Global warming: Too much plankton, not enough fish

Study warns of ‘top-down’ ecosystem changes

New research suggests a potential upheaval in ocean ecosystems due to climate change. @bberwyn photo.

Staff Report

Global warming could lead to a “top-down” collapse of ocean ecosystems, researchers warned after showing how ocean acidification and warming are likely to cause a reduction in diversity and numbers of various key species that underpin marine ecosystems around the world.

The study, published in the journal Proceedings of the National Academy of Sciences, concluded there is only “limited scope” for acclimation. Very few species will escape the negative effects of increasing CO2, with an expected large reduction in species diversity and abundance across the globe. One exception will be microorganisms, which are expected to increase in number and diversity.

“This ‘simplification’ of our oceans will have profound consequences for our current way of life, particularly for coastal populations and those that rely on oceans for food and trade,” said Ivan Nagelkerken, an associate professor at the University of Adelaide, Australia.

The large-scale analysis of existing research, analyzed data from 632 experiments covering tropical oceans, Arctic water and a range of ecosystems from coral reefs through kelp forests to open oceans.“We know relatively little about how climate change will affect the marine environment,” said Sean Connell, a marine biologist at the University of Adelaide. “Until now, there has been almost total reliance on qualitative reviews and perspectives of potential global change. Where quantitative assessments exist, they typically focus on single stressors, single ecosystems or single species.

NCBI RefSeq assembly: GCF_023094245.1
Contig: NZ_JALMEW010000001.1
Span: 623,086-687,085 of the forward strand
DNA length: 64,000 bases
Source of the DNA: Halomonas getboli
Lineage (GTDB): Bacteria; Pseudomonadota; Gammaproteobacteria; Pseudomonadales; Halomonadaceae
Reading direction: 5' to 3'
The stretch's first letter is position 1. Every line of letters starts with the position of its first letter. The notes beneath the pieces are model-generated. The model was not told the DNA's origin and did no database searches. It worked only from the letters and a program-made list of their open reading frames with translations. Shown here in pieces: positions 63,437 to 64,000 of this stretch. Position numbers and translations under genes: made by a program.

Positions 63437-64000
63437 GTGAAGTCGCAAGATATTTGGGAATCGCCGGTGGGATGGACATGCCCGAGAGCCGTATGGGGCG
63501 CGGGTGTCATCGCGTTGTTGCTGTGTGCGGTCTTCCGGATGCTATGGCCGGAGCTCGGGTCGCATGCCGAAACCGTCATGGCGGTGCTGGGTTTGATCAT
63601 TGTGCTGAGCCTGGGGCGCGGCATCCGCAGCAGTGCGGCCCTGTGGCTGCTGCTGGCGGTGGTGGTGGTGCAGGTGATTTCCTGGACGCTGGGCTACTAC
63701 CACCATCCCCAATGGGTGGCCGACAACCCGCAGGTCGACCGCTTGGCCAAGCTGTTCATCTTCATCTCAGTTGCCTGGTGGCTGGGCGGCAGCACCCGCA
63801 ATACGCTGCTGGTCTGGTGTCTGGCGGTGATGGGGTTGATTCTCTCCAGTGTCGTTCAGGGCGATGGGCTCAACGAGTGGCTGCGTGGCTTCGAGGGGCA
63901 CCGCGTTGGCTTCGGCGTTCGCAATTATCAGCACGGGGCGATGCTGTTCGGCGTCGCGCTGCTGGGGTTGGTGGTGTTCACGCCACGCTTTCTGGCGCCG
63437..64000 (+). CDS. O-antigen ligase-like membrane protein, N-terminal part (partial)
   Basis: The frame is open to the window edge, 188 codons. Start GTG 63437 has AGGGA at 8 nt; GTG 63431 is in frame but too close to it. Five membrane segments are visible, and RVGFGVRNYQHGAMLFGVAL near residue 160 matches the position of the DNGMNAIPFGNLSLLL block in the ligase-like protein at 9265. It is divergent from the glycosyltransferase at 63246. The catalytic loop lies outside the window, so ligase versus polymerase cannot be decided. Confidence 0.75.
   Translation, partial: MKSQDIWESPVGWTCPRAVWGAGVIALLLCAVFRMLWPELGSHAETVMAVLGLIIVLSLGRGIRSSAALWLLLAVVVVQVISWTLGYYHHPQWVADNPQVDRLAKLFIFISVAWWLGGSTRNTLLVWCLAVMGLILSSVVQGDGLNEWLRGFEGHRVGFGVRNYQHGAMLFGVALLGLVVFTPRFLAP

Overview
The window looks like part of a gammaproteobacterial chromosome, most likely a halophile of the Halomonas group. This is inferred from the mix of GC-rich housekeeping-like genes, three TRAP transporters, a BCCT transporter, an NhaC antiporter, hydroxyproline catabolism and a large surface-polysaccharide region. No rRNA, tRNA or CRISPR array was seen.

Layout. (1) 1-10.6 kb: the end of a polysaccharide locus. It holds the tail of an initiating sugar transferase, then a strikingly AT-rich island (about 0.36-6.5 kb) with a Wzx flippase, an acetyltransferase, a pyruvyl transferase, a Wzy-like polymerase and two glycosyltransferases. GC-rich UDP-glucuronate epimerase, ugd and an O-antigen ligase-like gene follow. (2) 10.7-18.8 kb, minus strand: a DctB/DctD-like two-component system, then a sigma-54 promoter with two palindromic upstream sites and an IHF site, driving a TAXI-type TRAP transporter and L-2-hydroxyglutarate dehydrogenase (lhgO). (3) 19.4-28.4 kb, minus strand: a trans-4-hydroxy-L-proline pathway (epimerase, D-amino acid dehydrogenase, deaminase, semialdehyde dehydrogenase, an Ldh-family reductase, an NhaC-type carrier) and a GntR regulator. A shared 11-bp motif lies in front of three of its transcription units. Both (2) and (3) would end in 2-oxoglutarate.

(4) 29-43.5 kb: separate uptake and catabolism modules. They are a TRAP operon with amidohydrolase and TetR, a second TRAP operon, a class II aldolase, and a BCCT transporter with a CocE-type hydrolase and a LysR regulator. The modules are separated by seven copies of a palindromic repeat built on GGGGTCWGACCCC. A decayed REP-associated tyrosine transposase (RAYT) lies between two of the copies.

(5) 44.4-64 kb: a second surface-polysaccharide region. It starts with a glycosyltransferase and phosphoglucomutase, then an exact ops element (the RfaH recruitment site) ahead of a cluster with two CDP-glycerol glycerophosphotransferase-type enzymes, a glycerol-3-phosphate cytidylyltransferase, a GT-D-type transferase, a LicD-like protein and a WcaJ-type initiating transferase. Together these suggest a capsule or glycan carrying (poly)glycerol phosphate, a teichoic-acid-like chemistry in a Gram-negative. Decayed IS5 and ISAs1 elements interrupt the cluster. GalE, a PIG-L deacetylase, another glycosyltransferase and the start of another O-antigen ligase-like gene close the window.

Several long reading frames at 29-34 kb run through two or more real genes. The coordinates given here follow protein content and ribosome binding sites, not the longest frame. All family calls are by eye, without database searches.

“This analysis combines the results of all these experiments to study the combined effects of multiple stressors on whole communities, including species interactions and different measures of responses to climate change.”

Primary production from the smallest plankton is expected to increase in the warmer waters but this often doesn’t translate into secondary production (the zooplankton and smaller fish) which shows decreased productivity under ocean acidification.

“With higher metabolic rates in the warmer water, and therefore a greater demand for food, there is a mismatch with less food available for carnivores … the bigger fish that fisheries industries are based around,” Nagelkerken said. “There will be a species collapse from the top of the food chain down.”

The analysis also showed that with warmer waters or increased acidification or both, there would be deleterious impacts on habitat-forming species for example coral, oysters and mussels. Any slight change in the health of habitats would have a broad impact on a wide range of species these reefs harbour.

Another finding was that acidification would lead to a decline in dimethylsulfide gas production by ocean plankton which helps cloud formation and therefore in controlling the Earth’s heat exchange.


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